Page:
A good test of how well the handgun points for you is the following: (1) Face a target with a triple-checked, cleared, and unloaded handgun. (2) Bring the handgun to a ready position. (3) Identify where you want to hit your target if you were to really fire. (4) Extend the gun to intersect your line of sight to your point of aim. (5) Look through your front sight at your target. (6) At full extension, the handgun should be pointing at your aim point and your sights should be roughly aligned, front sight on your point of aim.
You should repeat the test with your eyes closed and roughly attain the same result.
Shooting with and without your glasses. You’ll never know when that moment of truth will arrive. You may be in bed at home and not wearing your glasses, or you may be out and about wearing your progressive bifocals. Therefore, it makes sense to practice shooting with and without your glasses. When you shoot without your glasses on, make sure to wear protective eyewear.
Shooting without your corrective lenses is a good exercise for those of us who are near sighted. Look through your front sight at your target. You should see a crystal clear front sight. The rear sight and the target will be blurry. This is because the human eye can only focus at one distance at a time. Once you are certain of your target and you’ve made the decision to shoot it, press the trigger.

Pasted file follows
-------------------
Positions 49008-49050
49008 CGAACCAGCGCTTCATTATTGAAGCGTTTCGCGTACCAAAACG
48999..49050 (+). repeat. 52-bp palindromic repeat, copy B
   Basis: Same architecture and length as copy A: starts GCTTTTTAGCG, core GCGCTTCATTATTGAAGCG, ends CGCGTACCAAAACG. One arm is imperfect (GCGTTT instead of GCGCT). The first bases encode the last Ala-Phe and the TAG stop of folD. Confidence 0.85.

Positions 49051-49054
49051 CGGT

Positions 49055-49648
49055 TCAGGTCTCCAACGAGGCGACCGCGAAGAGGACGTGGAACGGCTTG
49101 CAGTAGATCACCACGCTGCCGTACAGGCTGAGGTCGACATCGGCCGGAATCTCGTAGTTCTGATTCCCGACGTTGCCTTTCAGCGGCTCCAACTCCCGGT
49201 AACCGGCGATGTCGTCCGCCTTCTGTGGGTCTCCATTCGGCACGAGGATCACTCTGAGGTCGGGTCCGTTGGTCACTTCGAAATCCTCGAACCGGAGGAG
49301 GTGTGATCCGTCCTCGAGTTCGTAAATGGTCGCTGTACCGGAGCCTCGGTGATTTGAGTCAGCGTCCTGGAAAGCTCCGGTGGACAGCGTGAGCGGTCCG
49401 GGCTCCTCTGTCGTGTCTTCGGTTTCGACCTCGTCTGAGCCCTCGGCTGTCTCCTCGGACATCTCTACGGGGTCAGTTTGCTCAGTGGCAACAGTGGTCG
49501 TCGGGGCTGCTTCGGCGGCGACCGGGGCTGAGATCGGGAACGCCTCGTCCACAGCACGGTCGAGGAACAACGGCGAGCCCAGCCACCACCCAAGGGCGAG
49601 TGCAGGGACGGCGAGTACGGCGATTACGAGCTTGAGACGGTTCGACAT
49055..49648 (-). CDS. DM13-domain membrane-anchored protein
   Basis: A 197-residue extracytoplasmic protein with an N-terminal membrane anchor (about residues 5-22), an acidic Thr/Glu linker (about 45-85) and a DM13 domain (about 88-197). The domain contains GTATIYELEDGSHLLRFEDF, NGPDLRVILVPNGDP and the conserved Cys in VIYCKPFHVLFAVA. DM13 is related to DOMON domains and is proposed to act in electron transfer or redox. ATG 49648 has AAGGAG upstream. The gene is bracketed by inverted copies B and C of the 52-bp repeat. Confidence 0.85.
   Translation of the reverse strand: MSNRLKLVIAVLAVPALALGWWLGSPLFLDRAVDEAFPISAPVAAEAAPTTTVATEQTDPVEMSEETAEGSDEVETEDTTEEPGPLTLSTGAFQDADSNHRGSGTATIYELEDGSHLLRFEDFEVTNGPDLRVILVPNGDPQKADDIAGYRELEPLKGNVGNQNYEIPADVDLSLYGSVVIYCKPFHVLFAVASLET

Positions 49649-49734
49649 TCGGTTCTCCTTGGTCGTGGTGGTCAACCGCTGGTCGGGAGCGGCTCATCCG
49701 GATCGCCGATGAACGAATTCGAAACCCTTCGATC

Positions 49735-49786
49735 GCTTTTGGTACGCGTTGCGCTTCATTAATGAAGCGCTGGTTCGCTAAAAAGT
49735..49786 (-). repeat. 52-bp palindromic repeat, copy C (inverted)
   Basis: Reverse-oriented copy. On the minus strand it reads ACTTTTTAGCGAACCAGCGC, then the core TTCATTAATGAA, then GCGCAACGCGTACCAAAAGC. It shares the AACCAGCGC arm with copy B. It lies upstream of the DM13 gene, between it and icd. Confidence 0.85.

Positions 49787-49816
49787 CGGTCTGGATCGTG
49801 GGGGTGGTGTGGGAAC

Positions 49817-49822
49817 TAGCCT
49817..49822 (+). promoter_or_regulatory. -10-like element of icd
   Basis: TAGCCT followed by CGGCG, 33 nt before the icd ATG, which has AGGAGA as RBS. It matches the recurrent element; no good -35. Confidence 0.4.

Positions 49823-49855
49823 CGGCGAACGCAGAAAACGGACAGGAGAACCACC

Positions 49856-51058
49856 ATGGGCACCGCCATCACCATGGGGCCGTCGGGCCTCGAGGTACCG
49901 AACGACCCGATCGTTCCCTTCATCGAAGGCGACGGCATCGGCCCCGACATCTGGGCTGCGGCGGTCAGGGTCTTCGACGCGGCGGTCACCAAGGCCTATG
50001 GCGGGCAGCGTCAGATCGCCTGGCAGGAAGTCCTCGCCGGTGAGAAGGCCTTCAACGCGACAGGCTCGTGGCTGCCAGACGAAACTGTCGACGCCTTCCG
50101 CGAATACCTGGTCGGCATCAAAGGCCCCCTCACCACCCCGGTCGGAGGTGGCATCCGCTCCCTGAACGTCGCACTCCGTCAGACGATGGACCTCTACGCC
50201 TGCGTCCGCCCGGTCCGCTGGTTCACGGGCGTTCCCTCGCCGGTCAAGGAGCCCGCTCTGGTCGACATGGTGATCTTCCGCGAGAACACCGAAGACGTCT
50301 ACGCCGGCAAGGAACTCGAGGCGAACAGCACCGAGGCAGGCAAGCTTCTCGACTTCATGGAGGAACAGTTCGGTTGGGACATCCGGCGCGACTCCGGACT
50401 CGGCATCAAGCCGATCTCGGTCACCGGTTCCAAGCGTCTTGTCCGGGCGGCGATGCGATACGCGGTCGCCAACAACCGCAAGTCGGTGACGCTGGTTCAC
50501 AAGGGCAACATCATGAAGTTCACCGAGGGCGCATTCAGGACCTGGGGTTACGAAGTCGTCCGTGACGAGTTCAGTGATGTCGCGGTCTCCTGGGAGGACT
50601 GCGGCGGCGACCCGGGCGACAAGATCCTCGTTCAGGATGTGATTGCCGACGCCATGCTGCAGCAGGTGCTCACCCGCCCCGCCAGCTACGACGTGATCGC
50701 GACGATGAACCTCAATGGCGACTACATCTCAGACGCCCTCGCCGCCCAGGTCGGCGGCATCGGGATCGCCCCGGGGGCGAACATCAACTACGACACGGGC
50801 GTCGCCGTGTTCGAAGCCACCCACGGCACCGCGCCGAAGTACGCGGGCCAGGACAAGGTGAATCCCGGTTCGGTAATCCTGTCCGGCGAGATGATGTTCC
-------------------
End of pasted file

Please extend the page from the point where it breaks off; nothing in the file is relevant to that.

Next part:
Peeking over your glasses. For distance shooting, a trick that I’ve found effective is to peek over your glasses. Again, if you are near sighted, you will see a crystal clear front sight and a blurry rear sight and target. However, one thing you should avoid doing, because it will throw your shots off, is to peek over your front sight after you press the trigger.
Laser Sights. Laser sights such as those manufactured by LaserMax and Crimson Trace are especially useful for those of us who cannot see our sights at all. They are especially useful when you are shooting from awkward shooting positions where you cannot body index, and also in low light conditions.
The bottom line is that those of us who must wear bifocal or progressive glasses to correct our old eyes will never see the serrations on our front sight when we are shooting defensively. For competitive shooting, this puts us at a disadvantage. However, for defensive shooting, this is not a practical problem.

Semper Paratus
Check 6